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Mechanisms of Change and the Fossil Record

A Closer Look at the Evidence

Concentration of CO2

Despite its indisputable beneficial functions for the Earth, carbon dioxide (CO2) appears to be causing more harm due to human activity. The NASA Climate graph demonstrates that CO concentration has been increasing since 2005, unevenly but steadily, jumping about 36 parts per million (NASA Climate, n.d.b). The corresponding map shows CO2’s global distribution, and all countries seem to be affected by carbon dioxide’s increase, especially Russia and China (NASA Climate, n.d.b). The overall picture implies dire consequences for the world if nothing changes.

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Although nature is partially responsible for influencing the level of carbon dioxide, it also possesses the means to control it. They are called natural carbon sinks, which include plants and the ocean (Met Office, n.d.). However, recently, their CO2 absorbing abilities have weakened, leading to a more considerable increase in carbon dioxide levels (Met Office, n.d.). Such weakening could be temporary, but at the current rate, the natural sinks are unlikely to overtake human activity (Met Office, n.d.). Therefore, instead of relying on nature’s mechanisms to resolve the issue, governments should develop specific measures to combat it.


The NASA Climate and Met Office websites offer additional information on climate change, and some elements of its organization coincide. The former has such categories as evidence for climate change, causes and effects of it, scientific consensus on climate change, vital signs, and questions, all falling under the Facts sections. Both websites share the causes and effects sections, as well as one with the scientific ground (Met Office, n.d.; NASA Climate, n.d.a). NASA’s evidence and vital signs sections partially correspond to Met Office’s “What is climate change” webpage, while the former’s FAQ category has no counterpart (Met Office, n.d.; NASA Climate, n.d.b). Meanwhile, the British website has data on the local climate and a segment with reports, although some informational pages on the NASA website reflect the climate in the US (Met Office, n.d.; NASA Climate, n.d.a). Altogether, there is a general agreement between the supporting units on the websites, but NASA Climate also had a developed FAQ section while Met Office offers an insight into the UK’s climate.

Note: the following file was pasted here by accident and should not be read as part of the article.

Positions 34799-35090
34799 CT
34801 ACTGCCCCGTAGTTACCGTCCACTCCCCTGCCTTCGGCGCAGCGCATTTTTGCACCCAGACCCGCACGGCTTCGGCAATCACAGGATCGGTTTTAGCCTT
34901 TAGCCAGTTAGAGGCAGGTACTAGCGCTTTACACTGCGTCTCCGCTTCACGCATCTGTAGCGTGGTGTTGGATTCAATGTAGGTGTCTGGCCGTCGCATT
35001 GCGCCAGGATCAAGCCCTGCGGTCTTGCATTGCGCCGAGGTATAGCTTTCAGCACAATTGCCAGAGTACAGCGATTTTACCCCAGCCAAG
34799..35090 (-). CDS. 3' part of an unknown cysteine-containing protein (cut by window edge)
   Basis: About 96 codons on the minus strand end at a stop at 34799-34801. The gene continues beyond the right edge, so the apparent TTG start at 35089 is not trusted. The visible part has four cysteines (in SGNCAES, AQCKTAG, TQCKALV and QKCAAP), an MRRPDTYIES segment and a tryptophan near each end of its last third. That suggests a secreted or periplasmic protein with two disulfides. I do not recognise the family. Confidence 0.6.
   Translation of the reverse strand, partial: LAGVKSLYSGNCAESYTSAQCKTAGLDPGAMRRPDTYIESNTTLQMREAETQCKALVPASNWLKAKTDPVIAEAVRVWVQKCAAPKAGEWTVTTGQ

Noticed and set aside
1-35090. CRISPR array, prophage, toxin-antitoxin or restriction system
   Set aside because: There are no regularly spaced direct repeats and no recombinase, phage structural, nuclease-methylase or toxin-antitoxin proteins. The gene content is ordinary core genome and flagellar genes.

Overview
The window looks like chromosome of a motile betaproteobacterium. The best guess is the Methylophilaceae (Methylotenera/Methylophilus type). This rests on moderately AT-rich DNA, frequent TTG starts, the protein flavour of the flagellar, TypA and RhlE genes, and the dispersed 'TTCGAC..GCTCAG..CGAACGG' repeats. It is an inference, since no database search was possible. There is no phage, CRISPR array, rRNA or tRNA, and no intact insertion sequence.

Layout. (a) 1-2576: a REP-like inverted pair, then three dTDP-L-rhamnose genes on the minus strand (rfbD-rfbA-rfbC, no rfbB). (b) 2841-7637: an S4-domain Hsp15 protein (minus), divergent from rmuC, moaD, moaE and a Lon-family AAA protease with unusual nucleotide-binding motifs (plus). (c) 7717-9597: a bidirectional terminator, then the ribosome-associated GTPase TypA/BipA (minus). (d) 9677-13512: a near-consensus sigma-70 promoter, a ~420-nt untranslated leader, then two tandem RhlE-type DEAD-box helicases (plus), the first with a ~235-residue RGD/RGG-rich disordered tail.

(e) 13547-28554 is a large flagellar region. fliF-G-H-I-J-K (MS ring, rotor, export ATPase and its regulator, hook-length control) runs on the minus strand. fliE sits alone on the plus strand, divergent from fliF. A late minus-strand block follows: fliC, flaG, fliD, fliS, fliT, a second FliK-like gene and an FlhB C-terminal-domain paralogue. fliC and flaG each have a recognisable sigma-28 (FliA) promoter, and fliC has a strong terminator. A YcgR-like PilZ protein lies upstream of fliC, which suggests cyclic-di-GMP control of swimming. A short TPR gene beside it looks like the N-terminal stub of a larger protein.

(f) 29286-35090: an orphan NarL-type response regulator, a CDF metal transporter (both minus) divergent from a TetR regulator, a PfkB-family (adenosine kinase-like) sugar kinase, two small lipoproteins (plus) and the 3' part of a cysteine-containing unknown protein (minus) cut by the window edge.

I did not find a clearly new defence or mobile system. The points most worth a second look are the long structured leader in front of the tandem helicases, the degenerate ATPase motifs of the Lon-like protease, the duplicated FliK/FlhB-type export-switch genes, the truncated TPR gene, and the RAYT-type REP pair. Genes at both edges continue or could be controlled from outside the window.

Climate change, perhaps, would not be an issue if it did not lead to potentially devastating effects. Those include a rise in temperature, sea level, and precipitation (NASA Climate, n.d.a). On the other hand, the amount of ice in the Arctic Ocean will decrease, affecting climate change as a whole and leading to the loss of freshwater resources (NASA Climate, n.d.a). Additionally, there will be an increase in natural disasters such as droughts, hurricanes, wildfires, and floods (NASA Climate, n.d.a). It will put many lives at risk and render localities that already experience those issues on a regular basis uninhabitable.